The latest US Commission on International Religious Freedom report also noted that “Pakistan represents one of the worst situations in the world for religious freedom”. The report on Pakistan said that the country continued to experience chronic sectarian violence targeting Shias, Christians, Ahmadis, and Hindus. Despite positive rulings by the Supreme Court, the government failed to provide adequate protection to targeted groups or to prosecute perpetrators and those calling for violence. The foundation of Pakistan was laid on the principles of peace, tolerance and religious freedom. But this is unfortunate that after 68 years of independence, women lack and minorities lack equality, religious dissenters are persecuted our political freedoms are curtailed. How can we think of becoming a great nation without giving freedom? Human rights defenders and journalists are staunched. The Human Rights Commission of Pakistan (HRCP) report for 2014 [See Also HERE] expectedly paints a grim picture of the state of human rights in Pakistan. Some of the highlights the report quotes are shocking. The number of people killed in terrorist attacks in 2014 was 1723 while 3143 were injured. Many of these were targeted 210 people lost their lives in sectarian attacks, 12 doctors, 13 lawyers and 45 members of polio vaccination teams fall victim to the killers’ bullets. The report speaks not just of the conditions of insecurity of human life we live under, it also notes that people’s freedoms, thought, association, religious beliefs or conscience have been under attack.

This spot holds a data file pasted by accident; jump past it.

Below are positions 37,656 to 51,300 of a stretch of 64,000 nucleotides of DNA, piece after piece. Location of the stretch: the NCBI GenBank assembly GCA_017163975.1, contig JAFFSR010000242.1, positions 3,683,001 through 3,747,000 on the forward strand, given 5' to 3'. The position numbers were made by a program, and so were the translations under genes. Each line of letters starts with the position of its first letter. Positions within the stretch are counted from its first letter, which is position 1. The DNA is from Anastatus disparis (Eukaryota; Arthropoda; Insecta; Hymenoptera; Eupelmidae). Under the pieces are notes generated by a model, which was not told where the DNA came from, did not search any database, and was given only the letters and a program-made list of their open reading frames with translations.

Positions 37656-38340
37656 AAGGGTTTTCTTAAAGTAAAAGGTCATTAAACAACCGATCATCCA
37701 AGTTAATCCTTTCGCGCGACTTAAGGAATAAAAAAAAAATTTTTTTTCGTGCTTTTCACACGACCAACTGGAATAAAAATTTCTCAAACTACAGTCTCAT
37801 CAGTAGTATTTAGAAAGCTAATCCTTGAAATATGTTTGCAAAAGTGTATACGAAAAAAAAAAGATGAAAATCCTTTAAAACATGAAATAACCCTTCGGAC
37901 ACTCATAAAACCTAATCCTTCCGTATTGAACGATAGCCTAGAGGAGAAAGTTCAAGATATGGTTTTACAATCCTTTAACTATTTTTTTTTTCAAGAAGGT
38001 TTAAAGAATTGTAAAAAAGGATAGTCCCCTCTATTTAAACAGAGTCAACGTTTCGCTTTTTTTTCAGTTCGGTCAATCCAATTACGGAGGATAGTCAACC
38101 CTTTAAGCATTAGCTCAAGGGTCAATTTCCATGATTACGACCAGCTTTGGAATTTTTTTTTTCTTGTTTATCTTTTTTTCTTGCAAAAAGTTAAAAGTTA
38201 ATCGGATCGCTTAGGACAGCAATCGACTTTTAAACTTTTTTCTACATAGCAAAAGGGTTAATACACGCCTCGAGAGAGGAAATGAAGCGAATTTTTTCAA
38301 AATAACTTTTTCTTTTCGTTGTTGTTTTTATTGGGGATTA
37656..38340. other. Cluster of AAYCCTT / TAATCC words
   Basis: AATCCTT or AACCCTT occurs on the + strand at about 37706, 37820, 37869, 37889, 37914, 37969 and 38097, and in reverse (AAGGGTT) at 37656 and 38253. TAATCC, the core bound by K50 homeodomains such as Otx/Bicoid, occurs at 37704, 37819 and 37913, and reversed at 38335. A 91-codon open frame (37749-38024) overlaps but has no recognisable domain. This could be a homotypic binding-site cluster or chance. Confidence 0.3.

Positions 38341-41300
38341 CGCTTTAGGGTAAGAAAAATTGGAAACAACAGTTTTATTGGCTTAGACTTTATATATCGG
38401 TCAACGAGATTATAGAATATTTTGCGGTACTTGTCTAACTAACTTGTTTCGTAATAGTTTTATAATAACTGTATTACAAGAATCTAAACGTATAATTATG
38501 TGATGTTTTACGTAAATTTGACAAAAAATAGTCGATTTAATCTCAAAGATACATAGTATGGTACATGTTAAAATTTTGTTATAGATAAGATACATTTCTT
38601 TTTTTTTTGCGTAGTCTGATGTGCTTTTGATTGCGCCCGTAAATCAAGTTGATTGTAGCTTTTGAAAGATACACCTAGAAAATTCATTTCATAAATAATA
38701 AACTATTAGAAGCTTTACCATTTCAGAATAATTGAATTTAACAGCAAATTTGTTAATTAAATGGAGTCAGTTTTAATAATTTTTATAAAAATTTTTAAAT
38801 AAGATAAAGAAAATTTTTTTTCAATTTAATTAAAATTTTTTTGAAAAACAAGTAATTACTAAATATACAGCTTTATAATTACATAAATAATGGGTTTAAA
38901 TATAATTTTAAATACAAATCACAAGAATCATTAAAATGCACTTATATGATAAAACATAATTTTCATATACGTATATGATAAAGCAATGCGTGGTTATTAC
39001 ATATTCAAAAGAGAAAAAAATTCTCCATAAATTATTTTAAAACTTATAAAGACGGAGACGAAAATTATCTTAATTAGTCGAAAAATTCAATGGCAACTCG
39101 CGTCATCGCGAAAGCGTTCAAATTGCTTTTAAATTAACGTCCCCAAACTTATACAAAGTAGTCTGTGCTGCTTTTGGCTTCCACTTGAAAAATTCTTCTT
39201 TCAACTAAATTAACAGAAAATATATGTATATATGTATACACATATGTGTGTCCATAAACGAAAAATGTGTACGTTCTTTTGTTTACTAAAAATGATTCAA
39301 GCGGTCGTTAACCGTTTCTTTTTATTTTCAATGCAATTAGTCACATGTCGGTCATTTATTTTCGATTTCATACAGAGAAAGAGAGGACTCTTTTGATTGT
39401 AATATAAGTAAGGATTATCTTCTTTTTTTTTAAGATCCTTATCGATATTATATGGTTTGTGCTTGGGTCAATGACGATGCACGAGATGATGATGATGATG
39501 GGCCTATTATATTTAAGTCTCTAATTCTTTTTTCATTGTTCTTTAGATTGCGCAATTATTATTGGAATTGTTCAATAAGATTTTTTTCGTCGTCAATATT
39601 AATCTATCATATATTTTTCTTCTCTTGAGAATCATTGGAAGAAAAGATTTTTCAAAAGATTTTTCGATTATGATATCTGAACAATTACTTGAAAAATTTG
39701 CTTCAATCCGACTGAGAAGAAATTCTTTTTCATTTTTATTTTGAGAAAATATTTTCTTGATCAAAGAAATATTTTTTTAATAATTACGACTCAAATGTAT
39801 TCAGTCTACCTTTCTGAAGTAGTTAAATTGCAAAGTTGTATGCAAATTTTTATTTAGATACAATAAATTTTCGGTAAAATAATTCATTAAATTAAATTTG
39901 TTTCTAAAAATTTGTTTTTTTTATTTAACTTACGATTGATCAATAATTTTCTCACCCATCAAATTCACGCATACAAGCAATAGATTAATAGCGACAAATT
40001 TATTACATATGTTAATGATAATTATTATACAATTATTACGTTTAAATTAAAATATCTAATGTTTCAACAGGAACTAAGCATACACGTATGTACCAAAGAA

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Edited by John R. Houk
All links within Shamim’s report are by the Editor for source context and all text enclosed by brackets are by the Editor.
© Shamim Masih